Fern Ridge Review
Sweet Lorane Community News
June 18, 2020
By Pat Edwards
This past week, a friend, Jane Hart, sent me a copy of an obituary out of Baker County, Oregon’s Hells Canyon Journal. It told of the passing of Randy Joseph, a former resident of Lorane who is remembered by many in the area for the beautiful woodwork and buildings he crafted around the area. He lived on Ham Road on a portion of the former 7-R Ranch which he later sold to Greg and Tracey Weiss where they raised and trained their wonderful Lippizan horses of the Coyote Ridge Dressage for many years. When Tracey and Greg built their dressage arena, replicating the Spanish Riding School in Vienna, Austria, Randy was one of the three Lorane craftsman who contributed their special touches to the building.
Randy was an active participant in many Lorane projects and events while he lived here, including the 1987 Lorane Centennial where he organized a draft horse-pulling contest. He also brought his beautiful team and wagon to other events where he offered horse-drawn wagon rides. Others in the area remember him as a coach of many of the Lorane and Crow students.
According to his obit, after leaving Lorane to live on his ranch in Baker County, he built one of the only locally-owned wind farms in the nation. He left a legacy of woodworking not only in Lane and Baker counties, but all over the U.S., as well.
An interesting note included in his obit that I personally did not know about Randy was that when he passed on May 27 this year at the age of 69, he had more than exceeded his own estimated life expectancy. Both his father and grandfather died at the age of 58, so when Randy’s 57th birthday rolled around in 2008, he celebrated what he called his “Last Birthday Party” with friends and family. We are all so glad that he beat the odds by a lot.
Our condolences go out to Randy’s wife Linda and their three adult children, Jenny, Loran (the current mayor of Baker City) and Wade.
I want to take the opportunity to share the sentiments of Lil Thompson, my good friend and the Lorane correspondent for the Cottage Grove Sentinel. She provides me with much of the school and community news that I use in my columns…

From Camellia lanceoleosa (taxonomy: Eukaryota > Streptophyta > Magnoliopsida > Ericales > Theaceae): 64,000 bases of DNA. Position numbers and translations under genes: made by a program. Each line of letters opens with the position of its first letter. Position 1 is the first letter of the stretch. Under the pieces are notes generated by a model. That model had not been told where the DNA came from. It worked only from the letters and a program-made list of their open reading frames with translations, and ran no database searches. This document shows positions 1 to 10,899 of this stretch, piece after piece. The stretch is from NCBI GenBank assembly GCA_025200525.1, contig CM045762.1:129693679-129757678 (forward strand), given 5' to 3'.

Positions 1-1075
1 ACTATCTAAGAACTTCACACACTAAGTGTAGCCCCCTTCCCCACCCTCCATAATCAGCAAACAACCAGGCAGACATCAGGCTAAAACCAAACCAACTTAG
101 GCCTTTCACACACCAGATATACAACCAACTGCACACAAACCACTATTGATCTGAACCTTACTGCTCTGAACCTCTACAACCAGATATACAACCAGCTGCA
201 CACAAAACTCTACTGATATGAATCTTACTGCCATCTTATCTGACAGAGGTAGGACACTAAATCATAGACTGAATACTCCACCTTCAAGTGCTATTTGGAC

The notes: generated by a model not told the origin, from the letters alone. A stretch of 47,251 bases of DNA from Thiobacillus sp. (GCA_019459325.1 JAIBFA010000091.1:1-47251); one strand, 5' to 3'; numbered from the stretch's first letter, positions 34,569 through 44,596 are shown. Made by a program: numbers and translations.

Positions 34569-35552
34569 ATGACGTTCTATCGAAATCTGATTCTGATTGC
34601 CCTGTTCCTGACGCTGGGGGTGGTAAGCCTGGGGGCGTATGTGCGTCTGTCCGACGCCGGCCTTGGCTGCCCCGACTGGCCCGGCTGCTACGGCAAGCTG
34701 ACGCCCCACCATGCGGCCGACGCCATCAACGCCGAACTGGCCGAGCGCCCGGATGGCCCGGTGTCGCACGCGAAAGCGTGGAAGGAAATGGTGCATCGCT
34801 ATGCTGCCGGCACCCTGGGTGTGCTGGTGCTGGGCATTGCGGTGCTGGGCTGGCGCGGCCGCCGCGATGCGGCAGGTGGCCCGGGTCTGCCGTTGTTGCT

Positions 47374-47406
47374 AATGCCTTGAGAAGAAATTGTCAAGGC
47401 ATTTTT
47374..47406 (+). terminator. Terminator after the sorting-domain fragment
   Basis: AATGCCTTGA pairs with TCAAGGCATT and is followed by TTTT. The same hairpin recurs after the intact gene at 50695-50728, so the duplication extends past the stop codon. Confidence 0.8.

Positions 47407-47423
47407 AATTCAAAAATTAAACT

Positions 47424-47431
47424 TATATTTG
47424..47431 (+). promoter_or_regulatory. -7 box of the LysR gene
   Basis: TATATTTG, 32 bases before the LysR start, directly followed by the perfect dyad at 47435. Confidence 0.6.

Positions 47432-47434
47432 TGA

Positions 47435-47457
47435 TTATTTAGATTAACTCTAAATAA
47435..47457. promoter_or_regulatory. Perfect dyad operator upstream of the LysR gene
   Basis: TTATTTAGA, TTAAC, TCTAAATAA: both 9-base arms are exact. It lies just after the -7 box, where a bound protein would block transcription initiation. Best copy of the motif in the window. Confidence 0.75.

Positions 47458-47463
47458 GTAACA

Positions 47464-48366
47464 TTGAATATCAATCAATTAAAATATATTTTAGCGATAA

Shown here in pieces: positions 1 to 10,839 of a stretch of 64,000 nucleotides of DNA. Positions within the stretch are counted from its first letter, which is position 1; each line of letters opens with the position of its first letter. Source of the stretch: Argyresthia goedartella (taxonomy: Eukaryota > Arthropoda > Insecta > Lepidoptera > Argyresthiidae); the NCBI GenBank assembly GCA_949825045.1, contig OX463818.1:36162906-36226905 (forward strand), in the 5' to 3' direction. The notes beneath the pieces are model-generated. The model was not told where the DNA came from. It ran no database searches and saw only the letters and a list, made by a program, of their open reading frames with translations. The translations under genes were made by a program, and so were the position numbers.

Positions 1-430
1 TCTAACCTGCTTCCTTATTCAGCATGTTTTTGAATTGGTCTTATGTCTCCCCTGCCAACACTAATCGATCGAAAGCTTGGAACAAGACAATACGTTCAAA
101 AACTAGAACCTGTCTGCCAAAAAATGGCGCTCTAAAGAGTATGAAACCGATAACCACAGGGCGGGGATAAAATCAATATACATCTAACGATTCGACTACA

We’ve both noticed that the community of Lorane seems to be fairing well during these troubled times. The Lorane Deli has provided take-out breakfasts, lunches and dinners for those who have depended on them for meals even before the pandemic; the Lorane Christian Church has found ways of having drive-up services on Sundays and, under Phase 2, is now allowing parishioners to attend services either inside the church or remain in their cars to listen to the service on their car radios.
Thanks to the wonderful staff we have at the Lorane Family Store, we have been able to stay open and provide needed food items for those who don’t want to make unnecessary trips into town.
Even though we no longer have a school in Lorane, the administrators, teachers, and certified staff of the Crow-Applegate-Lorane School District #66 have made sure that students, from kindergarten to high school throughout the district, feel remembered and very special. They have organized parades, promotions, graduations and I was even told that the kindergarten teachers visited the homes of their students and had them literally jump out of kindergarten and into first grade.
Our local organizations—the Lorane Fire Department, the Lorane Grange, the Lorane Community Association, the Lorane Rebekahs and Lorane Eta Theta Rho Girls’ Club—are always on hand, too, to provide whatever is needed for all of us.
I know that I speak for the whole community when I say, “Thank you” to each of them for putting a positive spin on a difficult situation.